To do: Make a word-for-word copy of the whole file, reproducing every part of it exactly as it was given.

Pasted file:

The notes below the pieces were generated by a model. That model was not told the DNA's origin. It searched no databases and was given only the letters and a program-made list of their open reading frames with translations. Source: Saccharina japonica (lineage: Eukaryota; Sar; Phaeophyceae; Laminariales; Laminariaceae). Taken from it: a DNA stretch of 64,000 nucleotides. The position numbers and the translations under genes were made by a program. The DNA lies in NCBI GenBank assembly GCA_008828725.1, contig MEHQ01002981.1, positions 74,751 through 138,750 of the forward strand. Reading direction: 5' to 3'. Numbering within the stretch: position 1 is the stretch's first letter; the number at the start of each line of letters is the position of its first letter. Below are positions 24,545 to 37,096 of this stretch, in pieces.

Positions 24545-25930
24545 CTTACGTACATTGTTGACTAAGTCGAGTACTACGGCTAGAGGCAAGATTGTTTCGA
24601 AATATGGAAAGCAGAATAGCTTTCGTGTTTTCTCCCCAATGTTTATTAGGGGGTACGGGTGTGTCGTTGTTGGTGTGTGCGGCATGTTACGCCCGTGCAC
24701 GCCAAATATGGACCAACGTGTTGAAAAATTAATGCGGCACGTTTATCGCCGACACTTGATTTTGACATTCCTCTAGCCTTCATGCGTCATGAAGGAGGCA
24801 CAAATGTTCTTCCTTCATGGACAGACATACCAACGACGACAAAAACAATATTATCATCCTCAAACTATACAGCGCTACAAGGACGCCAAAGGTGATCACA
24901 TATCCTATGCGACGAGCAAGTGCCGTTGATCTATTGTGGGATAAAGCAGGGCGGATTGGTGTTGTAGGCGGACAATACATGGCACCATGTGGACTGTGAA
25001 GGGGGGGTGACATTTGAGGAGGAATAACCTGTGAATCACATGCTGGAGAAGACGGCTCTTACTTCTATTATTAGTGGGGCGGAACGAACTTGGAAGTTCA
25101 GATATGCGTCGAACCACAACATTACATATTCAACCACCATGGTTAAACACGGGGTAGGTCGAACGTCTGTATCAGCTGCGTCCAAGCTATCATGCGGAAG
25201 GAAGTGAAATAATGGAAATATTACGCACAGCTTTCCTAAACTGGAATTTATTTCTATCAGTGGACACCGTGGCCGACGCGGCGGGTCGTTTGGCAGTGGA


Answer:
The notes below the pieces were generated by a model. That model was not told the DNA's origin. It searched no databases and was given only the letters and a program-made list of their open reading frames with translations. Source: Saccharina japonica (lineage: Eukaryota; Sar; Phaeophyceae; Laminariales; Laminariaceae). Taken from it: a DNA stretch of 64,000 nucleotides. The position numbers and the translations under genes were made by a program. The DNA lies in NCBI GenBank assembly GCA_008828725.1, contig MEHQ01002981.1, positions 74,751 through 138,750 of the forward strand. Reading direction: 5' to 3'. Numbering within the stretch: position 1 is the stretch's first letter; the number at the start of each line of letters is the position of its first letter. Below are positions 24,545 to 37,096 of this stretch, in pieces.

Positions 24545-25930
24545 CTTACGTACATTGTTGACTAAGTCGAGTACTACGGCTAGAGGCAAGATTGTTTCGA
24601 AATATGGAAAGCAGAATAGCTTTCGTGTTTTCTCCCCAATGTTTATTAGGGGGTACGGGTGTGTCGTTGTTGGTGTGTGCGGCATGTTACGCCCGTGCAC
24701 GCCAAATATGGACCAACGTGTTGAAAAATTAATGCGGCACGTTTATCGCCGACACTTGATTTTGACATTCCTCTAGCCTTCATGCGTCATGAAGGAGGCA
24801 CAAATGTTCTTCCTTCATGGACAGACATACCAACGACGACAAAAACAATATTATCATCCTCAAACTATACAGCGCTACAAGGACGCCAAAGGTGATCACA
24901 TATCCTATGCGACGAGCAAGTGCCGTTGATCTATTGTGGGATAAAGCAGGGCGGATTGGTGTTGTAGGCGGACAATACATGGCACCATGTGGACTGTGAA
25001 GGGGGGGTGACATTTGAGGAGGAATAACCTGTGAATCACATGCTGGAGAAGACGGCTCTTACTTCTATTATTAGTGGGGCGGAACGAACTTGGAAGTTCA
25101 GATATGCGTCGAACCACAACATTACATATTCAACCACCATGGTTAAACACGGGGTAGGTCGAACGTCTGTATCAGCTGCGTCCAAGCTATCATGCGGAAG
25201 GAAGTGAAATAATGGAAATATTACGCACAGCTTTCCTAAACTGGAATTTATTTCTATCAGTGGACACCGTGGCCGACGCGGCGGGTCGTTTGGCAGTGGA